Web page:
DG: So whatever you did... So whatever you did crosstalk, you can go home.
Shannon McGarity: crosstalk That's amazing. It was a flipbook.
DC: It was a flipbook.
Shannon McGarity: That's all it took.
DC: Yeah and so Shannon and I worked together back then. And since then, Shannon has... and I'll let her tell you more about her background... But she's an expert in design and UX and goal- centered... goal- driven design. And she gave a talk to us here, lucky at Drift and we are happy to have her on the podcast. Welcome Shannon.
Shannon McGarity: Hi.
DG: Thanks for coming.
Shannon McGarity: I am happy to be here. Thank you so much. It was such a thrill when David reached out, actually. Because it'd been such a long time.
DG: Well, okay, there's so many places to take this, but I think let's... before we dive in too much on the stuff that we talked about today, we want to bring on to Seeking Wisdom... some background on you and what you're doing now. Because there's an interesting story about being at Cooper and how you got there and just some of the stuff you've done.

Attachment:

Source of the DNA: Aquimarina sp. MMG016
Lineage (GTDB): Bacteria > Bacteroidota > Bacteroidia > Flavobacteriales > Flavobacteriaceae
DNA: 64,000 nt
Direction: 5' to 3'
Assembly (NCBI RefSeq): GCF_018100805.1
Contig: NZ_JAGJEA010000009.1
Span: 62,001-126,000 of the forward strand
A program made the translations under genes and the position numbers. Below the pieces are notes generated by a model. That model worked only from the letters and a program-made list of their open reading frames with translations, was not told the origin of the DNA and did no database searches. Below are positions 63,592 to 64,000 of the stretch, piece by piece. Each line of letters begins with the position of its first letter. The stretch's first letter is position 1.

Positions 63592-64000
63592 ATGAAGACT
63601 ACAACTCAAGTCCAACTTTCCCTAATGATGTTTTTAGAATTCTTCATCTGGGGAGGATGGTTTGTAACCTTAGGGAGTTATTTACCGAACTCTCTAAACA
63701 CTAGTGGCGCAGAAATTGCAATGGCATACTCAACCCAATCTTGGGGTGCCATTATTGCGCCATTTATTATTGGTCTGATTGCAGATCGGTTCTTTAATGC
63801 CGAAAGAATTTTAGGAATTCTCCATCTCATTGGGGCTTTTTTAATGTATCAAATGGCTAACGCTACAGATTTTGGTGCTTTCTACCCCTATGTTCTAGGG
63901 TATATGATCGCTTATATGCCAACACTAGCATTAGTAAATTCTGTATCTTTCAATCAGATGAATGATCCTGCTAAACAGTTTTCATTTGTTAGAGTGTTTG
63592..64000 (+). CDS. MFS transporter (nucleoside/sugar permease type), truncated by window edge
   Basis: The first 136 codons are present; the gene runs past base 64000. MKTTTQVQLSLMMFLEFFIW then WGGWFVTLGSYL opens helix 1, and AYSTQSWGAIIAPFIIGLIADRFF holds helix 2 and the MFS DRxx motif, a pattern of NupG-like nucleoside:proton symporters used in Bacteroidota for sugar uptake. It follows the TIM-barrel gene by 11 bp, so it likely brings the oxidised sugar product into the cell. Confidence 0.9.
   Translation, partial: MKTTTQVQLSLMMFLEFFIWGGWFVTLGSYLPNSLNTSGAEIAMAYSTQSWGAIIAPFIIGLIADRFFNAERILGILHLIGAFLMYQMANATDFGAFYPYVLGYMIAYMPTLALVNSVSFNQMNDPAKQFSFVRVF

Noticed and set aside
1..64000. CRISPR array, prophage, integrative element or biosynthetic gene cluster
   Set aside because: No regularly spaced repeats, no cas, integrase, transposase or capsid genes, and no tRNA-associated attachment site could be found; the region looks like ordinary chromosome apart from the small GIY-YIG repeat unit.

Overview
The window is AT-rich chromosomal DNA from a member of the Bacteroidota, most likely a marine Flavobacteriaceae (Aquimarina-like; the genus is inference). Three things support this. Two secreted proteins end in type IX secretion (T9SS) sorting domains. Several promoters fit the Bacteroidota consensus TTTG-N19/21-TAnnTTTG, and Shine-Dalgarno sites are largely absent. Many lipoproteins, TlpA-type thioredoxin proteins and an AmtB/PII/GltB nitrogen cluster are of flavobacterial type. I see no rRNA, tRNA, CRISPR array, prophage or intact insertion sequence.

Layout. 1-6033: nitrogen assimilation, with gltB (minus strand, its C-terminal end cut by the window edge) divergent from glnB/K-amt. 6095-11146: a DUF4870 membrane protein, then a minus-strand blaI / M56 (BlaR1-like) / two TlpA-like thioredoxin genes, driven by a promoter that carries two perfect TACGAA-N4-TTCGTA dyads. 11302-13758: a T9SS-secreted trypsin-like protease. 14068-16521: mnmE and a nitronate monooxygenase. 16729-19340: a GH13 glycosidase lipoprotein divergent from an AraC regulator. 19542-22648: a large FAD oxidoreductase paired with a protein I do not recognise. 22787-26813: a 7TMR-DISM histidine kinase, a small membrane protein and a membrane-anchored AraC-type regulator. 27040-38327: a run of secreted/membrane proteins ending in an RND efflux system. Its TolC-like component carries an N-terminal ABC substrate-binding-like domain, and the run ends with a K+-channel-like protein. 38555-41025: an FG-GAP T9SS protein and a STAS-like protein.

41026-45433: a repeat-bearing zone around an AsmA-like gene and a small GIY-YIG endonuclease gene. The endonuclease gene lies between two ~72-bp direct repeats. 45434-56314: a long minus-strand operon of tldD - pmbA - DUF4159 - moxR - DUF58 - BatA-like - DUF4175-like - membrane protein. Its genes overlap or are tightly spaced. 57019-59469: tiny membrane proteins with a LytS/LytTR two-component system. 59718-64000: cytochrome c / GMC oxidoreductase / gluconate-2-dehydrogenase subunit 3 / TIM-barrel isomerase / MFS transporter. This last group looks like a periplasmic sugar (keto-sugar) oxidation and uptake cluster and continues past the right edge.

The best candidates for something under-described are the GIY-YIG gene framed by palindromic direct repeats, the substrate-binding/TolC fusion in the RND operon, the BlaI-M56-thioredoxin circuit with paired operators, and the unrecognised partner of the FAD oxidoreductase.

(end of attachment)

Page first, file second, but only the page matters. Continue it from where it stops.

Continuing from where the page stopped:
DC: And what Cooper is.
DG: Yeah and what Cooper is. Yeah.
Shannon McGarity: Okay, okay great. And crosstalk.
DC: crosstalk Who are you Shannon?
Shannon McGarity: Oh my gosh. Oh, let me start. I was born in Toledo, Ohio. Just kidding. I've been doing some form of user experience design for about 20, I don't know, 25 years probably. And so when I met David, we were working at a company that... The umbrella company was called Concrete Media, but I worked at a company called Girls On. It was a women's community site. And David was working as a developer, amazing developer at Bolt which was a [ crosstalk 00:02:45].
DG: crosstalk So he did actually used to code that's a real...